Here are 10 of the most significant ransomware attacks from the past year.
On 26 July 2017, Arkansas Oral & Facial Surgery Center suffered an attack at the hands of an unknown ransomware. The incident didn’t affect its patient database. However, it did affect imaging files like X-rays along with other documents such as email attachments. It also rendered patient data pertaining to appointments that occurred three weeks prior to the attack inaccessible.
At the time of discovery in September 2017, Arkansas Oral & Facial Surgery could not determine whether the ransomware attackers accessed any patients’ personal or medical data. It therefore decided to notify 128,000 customers of the attack and set them up with a year of free credit-monitoring services.
Emsisoft security researcher xXToffeeXx detected a new ransomware threat called Reyptson back in July 2017. Upon successful infection, Reyptson checks to see if Mozilla’s Thunderbird email client is installed on the computer. If it is, the ransomware attempts to read the victim’s email credentials and contact list.
The threat isn’t interested in viewing this data to compromise the victim’s privacy. Instead it leverages those contacts to conduct a spam distribution campaign from the victim’s computer. Each of those spam messages comes with a fake invoice document that contains an executable responsible for loading up the ransomware.
McAfee’s research team detected “Android/Ransom.LeakerLocker.A!Pkg,” also known as LeakerLocker, back in July 2017. They found it hiding inside of two Android applications: Booster & Cleaner Pro, an app which had 5,000 installs at the time of discovery, and Wallpapers Blur HD, a program with 10,000 installs.
LeakerLocker doesn’t encrypt an infected device’s files. Unlike other Android-based ransomware, it locks the home screen and claims to access the device’s email addresses, contacts, Chrome history, text messages and calls, pictures, and device information. The threat then displays this information in a WebView and demands $50 in payment if the victim doesn’t want their data shared with all of their phone contacts.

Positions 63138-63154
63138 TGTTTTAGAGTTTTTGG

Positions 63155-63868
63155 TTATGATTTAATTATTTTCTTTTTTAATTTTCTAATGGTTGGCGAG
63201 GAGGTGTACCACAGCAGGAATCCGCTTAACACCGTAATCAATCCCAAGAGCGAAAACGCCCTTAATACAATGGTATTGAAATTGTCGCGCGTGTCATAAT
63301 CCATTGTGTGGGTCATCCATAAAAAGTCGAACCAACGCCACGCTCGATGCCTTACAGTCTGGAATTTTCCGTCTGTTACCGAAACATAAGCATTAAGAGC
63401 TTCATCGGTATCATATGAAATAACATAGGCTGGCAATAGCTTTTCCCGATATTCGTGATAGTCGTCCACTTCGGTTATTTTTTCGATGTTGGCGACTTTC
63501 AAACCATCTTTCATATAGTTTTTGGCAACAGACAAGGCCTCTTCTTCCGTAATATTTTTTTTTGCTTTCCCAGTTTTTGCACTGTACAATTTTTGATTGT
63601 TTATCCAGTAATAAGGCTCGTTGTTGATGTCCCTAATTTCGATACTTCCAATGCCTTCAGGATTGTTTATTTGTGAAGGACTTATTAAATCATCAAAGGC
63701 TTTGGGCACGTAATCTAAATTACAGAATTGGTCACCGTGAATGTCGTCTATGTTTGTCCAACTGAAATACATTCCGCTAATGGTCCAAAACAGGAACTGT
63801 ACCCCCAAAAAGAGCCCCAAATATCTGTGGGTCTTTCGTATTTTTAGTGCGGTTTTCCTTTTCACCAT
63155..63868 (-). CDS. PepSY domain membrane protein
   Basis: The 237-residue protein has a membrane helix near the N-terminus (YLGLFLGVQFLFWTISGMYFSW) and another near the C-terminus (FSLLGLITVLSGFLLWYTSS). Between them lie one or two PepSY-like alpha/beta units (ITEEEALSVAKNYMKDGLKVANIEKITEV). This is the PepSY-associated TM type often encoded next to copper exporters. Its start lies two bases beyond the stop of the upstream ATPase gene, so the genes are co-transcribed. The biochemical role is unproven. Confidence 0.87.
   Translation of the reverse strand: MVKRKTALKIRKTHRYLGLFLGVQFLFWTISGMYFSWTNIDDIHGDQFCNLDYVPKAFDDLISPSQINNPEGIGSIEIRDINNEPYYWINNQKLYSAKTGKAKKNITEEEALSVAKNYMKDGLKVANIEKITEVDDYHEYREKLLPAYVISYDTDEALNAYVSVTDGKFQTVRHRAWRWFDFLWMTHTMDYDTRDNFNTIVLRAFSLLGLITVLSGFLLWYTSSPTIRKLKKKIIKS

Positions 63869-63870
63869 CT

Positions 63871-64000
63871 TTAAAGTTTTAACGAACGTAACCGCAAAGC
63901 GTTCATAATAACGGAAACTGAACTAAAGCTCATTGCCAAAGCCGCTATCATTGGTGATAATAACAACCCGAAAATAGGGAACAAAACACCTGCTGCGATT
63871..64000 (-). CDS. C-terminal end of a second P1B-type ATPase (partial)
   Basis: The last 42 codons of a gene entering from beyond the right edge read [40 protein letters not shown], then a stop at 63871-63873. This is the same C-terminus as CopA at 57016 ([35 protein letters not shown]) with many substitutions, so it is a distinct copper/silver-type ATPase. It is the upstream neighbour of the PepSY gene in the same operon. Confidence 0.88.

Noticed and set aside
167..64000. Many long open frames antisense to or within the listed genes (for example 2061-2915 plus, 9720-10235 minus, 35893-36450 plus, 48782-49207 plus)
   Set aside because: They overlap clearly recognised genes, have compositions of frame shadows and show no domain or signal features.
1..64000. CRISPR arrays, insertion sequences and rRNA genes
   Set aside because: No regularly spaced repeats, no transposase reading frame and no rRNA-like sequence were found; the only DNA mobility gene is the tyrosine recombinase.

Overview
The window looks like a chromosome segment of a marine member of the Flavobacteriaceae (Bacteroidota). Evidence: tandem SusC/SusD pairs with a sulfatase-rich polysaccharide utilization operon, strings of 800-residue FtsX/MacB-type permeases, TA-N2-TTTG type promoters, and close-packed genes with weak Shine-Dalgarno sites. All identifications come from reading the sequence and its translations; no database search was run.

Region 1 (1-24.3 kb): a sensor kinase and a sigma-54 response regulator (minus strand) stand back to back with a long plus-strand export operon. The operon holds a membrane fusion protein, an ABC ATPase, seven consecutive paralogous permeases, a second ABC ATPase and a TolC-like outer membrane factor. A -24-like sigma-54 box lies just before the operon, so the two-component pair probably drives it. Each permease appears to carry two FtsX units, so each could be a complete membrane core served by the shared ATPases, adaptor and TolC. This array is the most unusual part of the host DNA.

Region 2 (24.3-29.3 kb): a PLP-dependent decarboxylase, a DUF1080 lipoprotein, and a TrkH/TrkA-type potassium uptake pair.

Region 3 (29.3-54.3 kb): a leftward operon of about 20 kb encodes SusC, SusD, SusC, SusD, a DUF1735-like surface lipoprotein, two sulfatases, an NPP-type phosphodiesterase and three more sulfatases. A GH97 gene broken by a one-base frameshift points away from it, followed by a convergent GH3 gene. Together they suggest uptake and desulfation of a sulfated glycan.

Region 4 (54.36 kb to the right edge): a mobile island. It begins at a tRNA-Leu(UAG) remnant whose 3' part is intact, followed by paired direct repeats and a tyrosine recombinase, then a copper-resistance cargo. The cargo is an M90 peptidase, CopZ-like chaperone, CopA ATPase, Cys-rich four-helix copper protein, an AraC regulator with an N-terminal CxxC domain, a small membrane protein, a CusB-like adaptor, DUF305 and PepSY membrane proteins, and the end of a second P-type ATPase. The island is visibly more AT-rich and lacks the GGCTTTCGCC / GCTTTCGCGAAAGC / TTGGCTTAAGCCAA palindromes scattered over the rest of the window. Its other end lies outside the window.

In April 2017, Panda Security’s researchers discovered a new type of ransomware that they nicknamed “What You See Is What You Encrypt,” or “WYSIWYE.” The digital threat comes with an interface that an attacker can use to configure their preferences, including the email address that will appear in the ransom note that is sent to the victim. From that interface, they can also go after certain network computers, target specific files, and enter stealth mode.
The threat attacks a computer via a Remote Desktop Protocol (RDP) brute force attack. This type of intrusion oftentimes involves scanning the web for open RDP servers. If they find one, attackers use a tool to try hundreds of thousands of password combinations to steal the RDP credentials. They then deploy WYSIWYE onto the targeted network computer.
On 12 December 2016, the Cockrell Hill Police Department in Dallas, Texas learned of a security incident in which a computer virus affected one of its servers. The infection, which the police department contained to a single server, occurred when an employee received spam mail from an email address imitating a department-issued email address.
The Cockrell Hill Police Department traced the infection to a virus known as “Osiris,” which could be in reference to one variant of Locky ransomware. Osiris encrypted Microsoft Office and Excel documents as well as all body camera video, some in-car video, some in-house surveillance video, and some photographs dating back to 2009. It then demanded 4,000 USD in Bitcoin. Cockrell Hill’s police recovered the documents off CDs and DVDs, but without comprehensive data backups, they lost access to the affected video and photographs.